An American student’s bright college years are now typically bookended by two grim milestones: taking out your first student loan on an eye-popping tuition bill, and graduating into a labor market that tracks many young workers into a lifetime of economic insecurity. In between, students face massive budget cuts that further undermine their academic prospects. For a group of University of Chicago seniors, pre-graduation jitters turned into righteous indignation last week with a sit-in protest showing that their generation is sick of seeing their higher education devalued by broken promises.
Dressed in symbolic graduation gowns, the #NoCutsUChi activists occupied the admissions office to protest not only budget cuts but also the university’s entire development agenda. Their statement demanded a budget that comprehensively meets students’ social needs and academic aspirations, while addressing racial and economic inequity in local communities: “These cuts…demonstrate that the university prioritizes improving its image over the quality of life of the people who work and study here—the faculty, students, and workers, who make this university what it is.”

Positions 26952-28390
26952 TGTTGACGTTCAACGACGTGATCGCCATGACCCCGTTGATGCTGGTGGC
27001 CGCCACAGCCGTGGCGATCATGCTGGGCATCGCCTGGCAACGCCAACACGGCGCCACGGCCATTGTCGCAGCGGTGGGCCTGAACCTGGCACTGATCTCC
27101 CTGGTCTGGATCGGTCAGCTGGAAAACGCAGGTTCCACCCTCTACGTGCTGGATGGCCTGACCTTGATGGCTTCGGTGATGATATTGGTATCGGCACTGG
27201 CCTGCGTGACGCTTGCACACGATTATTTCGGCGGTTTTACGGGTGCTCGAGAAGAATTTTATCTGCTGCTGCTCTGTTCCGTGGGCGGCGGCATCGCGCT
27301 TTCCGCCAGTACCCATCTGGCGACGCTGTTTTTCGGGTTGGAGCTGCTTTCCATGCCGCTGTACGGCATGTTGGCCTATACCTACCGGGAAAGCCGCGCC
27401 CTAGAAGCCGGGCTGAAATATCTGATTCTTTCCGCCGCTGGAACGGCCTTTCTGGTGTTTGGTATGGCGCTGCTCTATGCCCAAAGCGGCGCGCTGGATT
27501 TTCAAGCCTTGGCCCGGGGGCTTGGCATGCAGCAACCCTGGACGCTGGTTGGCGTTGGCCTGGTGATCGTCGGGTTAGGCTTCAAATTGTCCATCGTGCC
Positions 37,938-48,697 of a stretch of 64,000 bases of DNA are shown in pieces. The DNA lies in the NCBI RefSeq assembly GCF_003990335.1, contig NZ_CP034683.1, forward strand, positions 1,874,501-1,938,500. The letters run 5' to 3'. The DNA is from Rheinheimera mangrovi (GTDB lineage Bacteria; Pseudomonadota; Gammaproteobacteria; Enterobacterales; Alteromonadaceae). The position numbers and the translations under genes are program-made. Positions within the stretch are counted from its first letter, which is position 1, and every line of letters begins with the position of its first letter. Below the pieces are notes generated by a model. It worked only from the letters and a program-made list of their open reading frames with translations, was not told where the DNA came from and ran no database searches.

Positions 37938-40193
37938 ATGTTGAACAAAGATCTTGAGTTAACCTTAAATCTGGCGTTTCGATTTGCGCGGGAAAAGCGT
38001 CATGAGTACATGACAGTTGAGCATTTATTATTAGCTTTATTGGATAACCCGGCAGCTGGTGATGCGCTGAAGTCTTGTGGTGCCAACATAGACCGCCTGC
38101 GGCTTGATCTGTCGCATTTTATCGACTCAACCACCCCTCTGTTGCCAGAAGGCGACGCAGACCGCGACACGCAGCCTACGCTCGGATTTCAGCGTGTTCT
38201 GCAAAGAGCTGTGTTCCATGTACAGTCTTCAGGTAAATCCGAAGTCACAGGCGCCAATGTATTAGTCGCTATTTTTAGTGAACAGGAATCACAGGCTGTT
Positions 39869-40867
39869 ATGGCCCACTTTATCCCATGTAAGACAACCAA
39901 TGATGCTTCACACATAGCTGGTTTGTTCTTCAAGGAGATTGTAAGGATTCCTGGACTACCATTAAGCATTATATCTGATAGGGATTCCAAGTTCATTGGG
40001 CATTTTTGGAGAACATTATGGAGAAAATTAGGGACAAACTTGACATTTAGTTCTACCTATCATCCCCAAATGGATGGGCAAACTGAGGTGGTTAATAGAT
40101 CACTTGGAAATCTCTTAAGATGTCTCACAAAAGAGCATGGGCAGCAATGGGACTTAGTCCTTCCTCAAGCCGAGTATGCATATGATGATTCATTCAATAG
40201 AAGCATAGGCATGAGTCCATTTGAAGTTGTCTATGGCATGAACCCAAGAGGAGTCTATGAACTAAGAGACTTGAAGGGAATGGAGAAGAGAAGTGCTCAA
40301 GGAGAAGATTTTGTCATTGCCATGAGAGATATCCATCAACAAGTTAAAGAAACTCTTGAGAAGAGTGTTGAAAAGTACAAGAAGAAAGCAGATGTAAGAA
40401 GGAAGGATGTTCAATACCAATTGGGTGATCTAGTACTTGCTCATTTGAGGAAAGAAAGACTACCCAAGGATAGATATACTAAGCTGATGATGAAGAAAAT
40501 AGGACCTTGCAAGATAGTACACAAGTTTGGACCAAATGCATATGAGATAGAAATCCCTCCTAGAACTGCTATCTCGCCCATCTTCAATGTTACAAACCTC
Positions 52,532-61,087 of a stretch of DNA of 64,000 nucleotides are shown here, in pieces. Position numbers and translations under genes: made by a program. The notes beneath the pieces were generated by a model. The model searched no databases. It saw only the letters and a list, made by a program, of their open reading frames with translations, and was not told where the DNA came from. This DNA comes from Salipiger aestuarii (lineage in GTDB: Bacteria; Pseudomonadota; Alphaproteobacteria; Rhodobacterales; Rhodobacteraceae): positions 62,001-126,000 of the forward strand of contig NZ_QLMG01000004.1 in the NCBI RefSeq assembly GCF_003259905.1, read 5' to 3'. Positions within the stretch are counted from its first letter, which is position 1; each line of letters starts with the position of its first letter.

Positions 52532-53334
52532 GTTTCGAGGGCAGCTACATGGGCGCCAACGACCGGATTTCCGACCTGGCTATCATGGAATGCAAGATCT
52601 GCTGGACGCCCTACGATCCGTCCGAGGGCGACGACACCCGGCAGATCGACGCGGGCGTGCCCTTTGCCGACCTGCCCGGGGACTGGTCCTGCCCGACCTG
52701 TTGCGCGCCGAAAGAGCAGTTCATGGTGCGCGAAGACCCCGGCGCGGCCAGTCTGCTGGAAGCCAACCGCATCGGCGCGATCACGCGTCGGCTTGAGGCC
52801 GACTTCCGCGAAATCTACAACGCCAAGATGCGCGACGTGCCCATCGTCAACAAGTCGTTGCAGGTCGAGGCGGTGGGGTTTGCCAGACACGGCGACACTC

The anti-austerity protests came alongside another direct action by students: occupying a campus building to demand that the University establish a Level 1 trauma care center—responding to a desperate medical need in local communities devastated by poverty and violence.
Both these protests came in the lead-up to Alumni Weekend, which includes celebrations of the legacy of students who came of age during a time when the campus was alight with protesting youth.
Today, a new generation is rising up against an increasingly commercialized education system. Maybe the student insurrectionists of the class of 1970 will be proud.
Altogether, the planned cuts, reported in Crains Chicago Business, will result in 5-6 percent cuts to non-academic programs and a 2 percent cut across academic departments. Announced on the heels of a downgraded rating on the university’s swelling debt by Moody’s, the administration’s “cost containment measures” are coupled with plans to add fancy new features to the University’s academic and lifestyle offerings, including the construction of a new residence hall and engineering institute—aimed at making the university more “competitive.” Over the next few years, the university is planning a $1.5 billion remodeling, financed largely through institutional debt, real estate sales and budget cuts. The plans reflect a nationwide pattern of the financialization of higher education: administrations compete for prestige and invest in lavish high-rises while cash-strapped students sink into debt and eat out of food pantries.